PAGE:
Essential Tracks: “Selling England By The Pound” “Firth Of Fifth” “The Cinema Show”

Friday, October 23, 2009

Brain Salad Surgery

Emerson, Lake & Palmer/1973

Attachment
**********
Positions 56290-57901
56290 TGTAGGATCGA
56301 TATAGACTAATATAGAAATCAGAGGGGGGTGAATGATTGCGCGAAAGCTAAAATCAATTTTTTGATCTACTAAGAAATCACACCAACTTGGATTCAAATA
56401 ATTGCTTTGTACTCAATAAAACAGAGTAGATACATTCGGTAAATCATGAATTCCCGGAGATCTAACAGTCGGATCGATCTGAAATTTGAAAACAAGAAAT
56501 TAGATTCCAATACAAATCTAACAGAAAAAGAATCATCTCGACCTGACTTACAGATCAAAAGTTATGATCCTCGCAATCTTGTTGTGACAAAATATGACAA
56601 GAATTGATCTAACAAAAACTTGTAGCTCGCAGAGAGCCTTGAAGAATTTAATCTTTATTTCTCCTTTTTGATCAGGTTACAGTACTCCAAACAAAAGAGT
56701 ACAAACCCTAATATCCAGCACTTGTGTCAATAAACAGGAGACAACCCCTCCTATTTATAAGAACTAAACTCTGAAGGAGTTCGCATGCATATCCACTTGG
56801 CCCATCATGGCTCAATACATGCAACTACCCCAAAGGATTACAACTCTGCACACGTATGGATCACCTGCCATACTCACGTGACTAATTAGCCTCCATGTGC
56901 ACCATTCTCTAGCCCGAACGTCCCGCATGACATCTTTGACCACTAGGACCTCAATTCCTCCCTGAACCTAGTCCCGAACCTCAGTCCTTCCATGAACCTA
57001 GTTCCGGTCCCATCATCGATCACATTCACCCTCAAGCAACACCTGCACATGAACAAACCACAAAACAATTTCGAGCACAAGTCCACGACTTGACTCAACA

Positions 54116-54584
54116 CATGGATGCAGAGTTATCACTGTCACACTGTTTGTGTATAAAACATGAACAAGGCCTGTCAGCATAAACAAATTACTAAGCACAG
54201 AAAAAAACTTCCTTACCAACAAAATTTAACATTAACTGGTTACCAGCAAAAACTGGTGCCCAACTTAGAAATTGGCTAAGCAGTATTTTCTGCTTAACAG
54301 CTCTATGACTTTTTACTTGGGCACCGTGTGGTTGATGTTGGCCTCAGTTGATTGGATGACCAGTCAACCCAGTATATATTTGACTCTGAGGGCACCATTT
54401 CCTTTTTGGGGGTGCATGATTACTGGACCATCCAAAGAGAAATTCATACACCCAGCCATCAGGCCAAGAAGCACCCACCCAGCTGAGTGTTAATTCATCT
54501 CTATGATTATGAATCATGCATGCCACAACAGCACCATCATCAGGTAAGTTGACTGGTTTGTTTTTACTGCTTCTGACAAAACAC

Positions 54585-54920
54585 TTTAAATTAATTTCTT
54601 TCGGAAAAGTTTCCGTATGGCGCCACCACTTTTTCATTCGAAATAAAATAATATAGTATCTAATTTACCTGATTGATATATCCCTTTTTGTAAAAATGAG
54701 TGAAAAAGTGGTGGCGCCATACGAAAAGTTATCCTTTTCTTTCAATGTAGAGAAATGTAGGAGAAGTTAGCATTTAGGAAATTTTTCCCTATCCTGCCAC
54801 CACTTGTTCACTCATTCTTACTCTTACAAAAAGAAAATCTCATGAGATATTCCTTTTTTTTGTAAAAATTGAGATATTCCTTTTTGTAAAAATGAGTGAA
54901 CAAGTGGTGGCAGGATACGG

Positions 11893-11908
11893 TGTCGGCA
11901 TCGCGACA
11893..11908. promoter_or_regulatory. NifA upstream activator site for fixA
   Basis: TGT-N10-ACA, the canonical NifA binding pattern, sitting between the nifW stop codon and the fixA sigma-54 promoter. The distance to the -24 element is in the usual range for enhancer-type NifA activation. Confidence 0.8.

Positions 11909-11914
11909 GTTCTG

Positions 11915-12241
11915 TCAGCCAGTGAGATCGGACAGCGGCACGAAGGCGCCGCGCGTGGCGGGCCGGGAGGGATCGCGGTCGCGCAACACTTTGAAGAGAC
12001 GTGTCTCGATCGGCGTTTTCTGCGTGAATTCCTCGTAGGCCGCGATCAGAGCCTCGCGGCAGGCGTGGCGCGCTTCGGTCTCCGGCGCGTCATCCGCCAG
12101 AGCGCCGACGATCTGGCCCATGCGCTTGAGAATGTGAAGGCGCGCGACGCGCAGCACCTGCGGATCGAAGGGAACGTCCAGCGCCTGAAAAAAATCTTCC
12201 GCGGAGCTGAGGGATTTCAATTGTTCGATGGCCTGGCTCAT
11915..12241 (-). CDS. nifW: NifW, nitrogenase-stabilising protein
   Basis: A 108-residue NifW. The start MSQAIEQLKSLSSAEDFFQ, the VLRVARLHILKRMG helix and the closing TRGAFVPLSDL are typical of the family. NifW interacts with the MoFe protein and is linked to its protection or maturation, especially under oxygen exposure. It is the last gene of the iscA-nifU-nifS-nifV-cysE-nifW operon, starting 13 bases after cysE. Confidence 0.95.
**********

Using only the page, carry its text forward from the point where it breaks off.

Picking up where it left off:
“Welcome back, my friends… to the show that never ends…” Let’s be honest. That now-iconic line could very well describe the remastering of the Emerson, Lake & Palmer catalog. I mean, how many times can you buy the same CD because it’s been “remastered” for “improved sound quality” (which these days, usually means ear-shattering loudness, suffocating noise-reduction, fingernails-on-chalkboard harshness, etc.)? But I digress. And to be fair, not all ELP remasters sound horrible. Which brings us to Brain Salad Surgery. Considered the ultimate ELP album by many, Brain Salad Surgery takes over-the-top bombast and pretension to dizzying new heights. And I’m saying that as somebody who loves the album. It’s got all the thrill and excitement of a runaway musical train wreck. Because, by 1973, it seems keyboard maestro Keith Emerson (not exactly a critics’ darling) concluded that if he couldn’t get critics to love his band, then he would simply pummel them into submission. Sonically, of course. Thus, Brain Salad Surgery lacks that one important element that made the band's earlier albums so unique: contrast. You’ll find very little of that. Gone are the nuances and subtleties of earlier songs like “Take A Pebble,” “The Endless Enigma” or “Trilogy.” Here, the band creates a nightmarish musical circus with the manic, multi-part “Karn Evil 9” that makes one seriously wonder how much cocaine could realistically be ingested in recording sessions for one measly little album. Not that the entire album is on substance-fueled overdrive. The stately “Jerusalem” kicks things off with majestic aplomb. And Greg Lake’s pretty acoustic ballad “Still…You Turn Me On” shoulda/coulda been a huge hit. But by the time you finally get to the end of this album, and the “great computer” steps up to the microphone…well, maybe it’s time to take a little break and give your head a rest. Note: Try to find the now out-of-print Brain Salad Surgery DVD-Audio disc. It’s got a surround-sound mix that will truly leave your brain feeling like a tossed salad. “We’re so glad you could attend…step inside, step inside…”